Financial development and economic growth: Additional evidence
AbstractThis note suggests that, contrary to the conclusions reached in several recent studies, the empirical evidence does not support the view that financial development promotes economic growth. It is first noted that the predominant pattern in the data for 95 individual countries is that of a negligible or weakly negative covariation between financial development and growth of real GDP per capita. Second, the individual-country correlational picture is a sharp contrast to the correlations based on crosscountry data that have been used in most research on the subject. Third, individual-country estimates of a basic multiple-regression growth model also do not indicate a positive association between financial development and growth. Fourth, in cross-country data and models of the kind that have been used in most studies, when the regression structure is permitted to vary across three subgroups, a huge parametric heterogeneity is observed, and the overall indication is that of a negligible or negative association between financial development and growth.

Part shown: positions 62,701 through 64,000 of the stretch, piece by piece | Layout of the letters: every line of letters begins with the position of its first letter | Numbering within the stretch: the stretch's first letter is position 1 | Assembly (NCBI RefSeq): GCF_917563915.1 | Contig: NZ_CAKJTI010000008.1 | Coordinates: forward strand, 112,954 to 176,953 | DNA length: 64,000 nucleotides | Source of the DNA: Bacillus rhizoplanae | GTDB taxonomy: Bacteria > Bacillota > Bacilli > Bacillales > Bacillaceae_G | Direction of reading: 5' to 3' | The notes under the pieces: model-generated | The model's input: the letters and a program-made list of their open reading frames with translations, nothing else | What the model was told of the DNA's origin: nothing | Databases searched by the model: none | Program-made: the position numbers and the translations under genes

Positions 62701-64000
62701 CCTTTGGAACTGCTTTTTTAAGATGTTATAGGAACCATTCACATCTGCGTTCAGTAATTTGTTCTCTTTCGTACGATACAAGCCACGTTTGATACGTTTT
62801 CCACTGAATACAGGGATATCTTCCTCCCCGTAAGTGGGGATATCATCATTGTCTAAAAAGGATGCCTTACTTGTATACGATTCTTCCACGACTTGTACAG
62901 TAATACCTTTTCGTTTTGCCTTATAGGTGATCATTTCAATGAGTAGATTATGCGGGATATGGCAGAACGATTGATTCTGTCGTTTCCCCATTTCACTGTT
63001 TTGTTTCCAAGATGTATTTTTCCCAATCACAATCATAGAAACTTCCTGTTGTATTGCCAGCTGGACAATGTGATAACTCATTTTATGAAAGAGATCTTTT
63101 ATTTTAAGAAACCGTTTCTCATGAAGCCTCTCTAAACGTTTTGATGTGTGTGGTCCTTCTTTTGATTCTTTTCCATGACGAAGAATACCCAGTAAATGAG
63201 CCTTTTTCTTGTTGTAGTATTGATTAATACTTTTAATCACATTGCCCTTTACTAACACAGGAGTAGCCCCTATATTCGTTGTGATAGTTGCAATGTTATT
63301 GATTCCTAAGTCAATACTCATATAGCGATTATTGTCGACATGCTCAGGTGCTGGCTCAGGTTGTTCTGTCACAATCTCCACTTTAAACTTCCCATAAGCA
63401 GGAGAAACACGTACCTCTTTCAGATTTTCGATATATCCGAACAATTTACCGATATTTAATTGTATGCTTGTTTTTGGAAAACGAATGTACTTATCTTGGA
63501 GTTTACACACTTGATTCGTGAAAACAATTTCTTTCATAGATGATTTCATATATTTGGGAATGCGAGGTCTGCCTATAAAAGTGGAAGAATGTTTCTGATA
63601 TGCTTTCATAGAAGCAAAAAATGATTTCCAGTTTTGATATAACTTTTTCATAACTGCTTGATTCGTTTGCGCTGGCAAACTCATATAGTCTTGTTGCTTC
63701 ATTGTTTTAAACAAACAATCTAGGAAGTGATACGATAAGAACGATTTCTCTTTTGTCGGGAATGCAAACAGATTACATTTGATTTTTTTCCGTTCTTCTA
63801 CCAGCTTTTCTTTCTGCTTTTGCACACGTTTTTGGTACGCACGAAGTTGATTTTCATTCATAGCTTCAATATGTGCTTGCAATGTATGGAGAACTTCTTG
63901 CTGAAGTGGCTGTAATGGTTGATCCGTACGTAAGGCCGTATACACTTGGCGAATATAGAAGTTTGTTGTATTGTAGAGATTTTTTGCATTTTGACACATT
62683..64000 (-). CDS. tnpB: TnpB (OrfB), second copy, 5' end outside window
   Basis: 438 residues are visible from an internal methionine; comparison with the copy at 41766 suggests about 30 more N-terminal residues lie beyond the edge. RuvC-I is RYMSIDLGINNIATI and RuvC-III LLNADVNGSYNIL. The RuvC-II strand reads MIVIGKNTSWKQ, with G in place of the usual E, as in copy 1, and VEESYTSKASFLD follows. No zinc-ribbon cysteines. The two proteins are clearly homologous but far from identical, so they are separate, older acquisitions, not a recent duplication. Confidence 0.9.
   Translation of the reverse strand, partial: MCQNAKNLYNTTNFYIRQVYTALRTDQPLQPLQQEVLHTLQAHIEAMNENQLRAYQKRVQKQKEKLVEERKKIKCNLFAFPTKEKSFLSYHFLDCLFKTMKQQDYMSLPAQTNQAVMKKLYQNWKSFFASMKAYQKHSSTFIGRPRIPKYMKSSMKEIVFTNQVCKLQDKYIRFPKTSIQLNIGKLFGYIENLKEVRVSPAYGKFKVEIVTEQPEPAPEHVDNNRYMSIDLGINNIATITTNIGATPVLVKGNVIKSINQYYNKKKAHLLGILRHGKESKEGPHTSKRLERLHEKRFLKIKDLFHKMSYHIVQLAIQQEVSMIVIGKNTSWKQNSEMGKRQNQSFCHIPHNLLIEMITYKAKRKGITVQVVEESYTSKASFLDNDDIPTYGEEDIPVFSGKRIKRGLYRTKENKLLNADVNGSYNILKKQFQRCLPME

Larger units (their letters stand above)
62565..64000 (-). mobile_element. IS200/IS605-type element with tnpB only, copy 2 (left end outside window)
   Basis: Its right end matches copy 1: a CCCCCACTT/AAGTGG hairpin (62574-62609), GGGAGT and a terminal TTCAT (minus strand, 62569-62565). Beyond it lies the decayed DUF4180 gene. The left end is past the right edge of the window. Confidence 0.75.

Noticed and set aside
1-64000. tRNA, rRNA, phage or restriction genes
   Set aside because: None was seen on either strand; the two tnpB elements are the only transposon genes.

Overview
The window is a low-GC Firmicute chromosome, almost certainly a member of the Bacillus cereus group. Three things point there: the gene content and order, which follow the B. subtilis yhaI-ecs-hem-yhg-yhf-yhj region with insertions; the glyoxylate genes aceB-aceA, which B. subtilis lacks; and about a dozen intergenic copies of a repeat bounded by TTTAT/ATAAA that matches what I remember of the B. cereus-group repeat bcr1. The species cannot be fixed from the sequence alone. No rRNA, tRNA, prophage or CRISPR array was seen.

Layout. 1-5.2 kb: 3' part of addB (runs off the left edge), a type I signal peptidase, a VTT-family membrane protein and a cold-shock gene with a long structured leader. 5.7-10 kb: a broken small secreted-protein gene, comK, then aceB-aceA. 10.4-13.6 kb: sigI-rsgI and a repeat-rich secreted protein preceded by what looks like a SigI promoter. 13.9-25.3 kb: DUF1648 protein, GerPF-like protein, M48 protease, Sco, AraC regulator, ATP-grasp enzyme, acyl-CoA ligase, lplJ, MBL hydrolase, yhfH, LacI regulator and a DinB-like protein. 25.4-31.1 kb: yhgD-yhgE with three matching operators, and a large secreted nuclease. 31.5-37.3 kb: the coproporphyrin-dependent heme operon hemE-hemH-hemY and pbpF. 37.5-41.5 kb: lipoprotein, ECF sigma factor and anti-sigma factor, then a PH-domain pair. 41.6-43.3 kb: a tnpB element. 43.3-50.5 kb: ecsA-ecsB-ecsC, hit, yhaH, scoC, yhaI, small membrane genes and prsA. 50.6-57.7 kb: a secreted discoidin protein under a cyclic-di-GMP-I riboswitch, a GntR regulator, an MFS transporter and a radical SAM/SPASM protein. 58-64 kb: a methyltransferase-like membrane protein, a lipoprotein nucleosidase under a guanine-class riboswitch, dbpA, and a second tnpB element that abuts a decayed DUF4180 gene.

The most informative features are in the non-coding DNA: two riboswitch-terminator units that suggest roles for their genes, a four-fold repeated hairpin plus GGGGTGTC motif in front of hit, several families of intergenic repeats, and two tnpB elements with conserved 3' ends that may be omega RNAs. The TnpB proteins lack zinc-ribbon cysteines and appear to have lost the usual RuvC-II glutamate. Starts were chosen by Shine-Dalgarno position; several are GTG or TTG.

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Bibliographic InfoArticle provided by Taylor & Francis Journals in its journal Journal of Development Studies.
Volume (Year): 35 (1999)
Issue (Month): 4 ()
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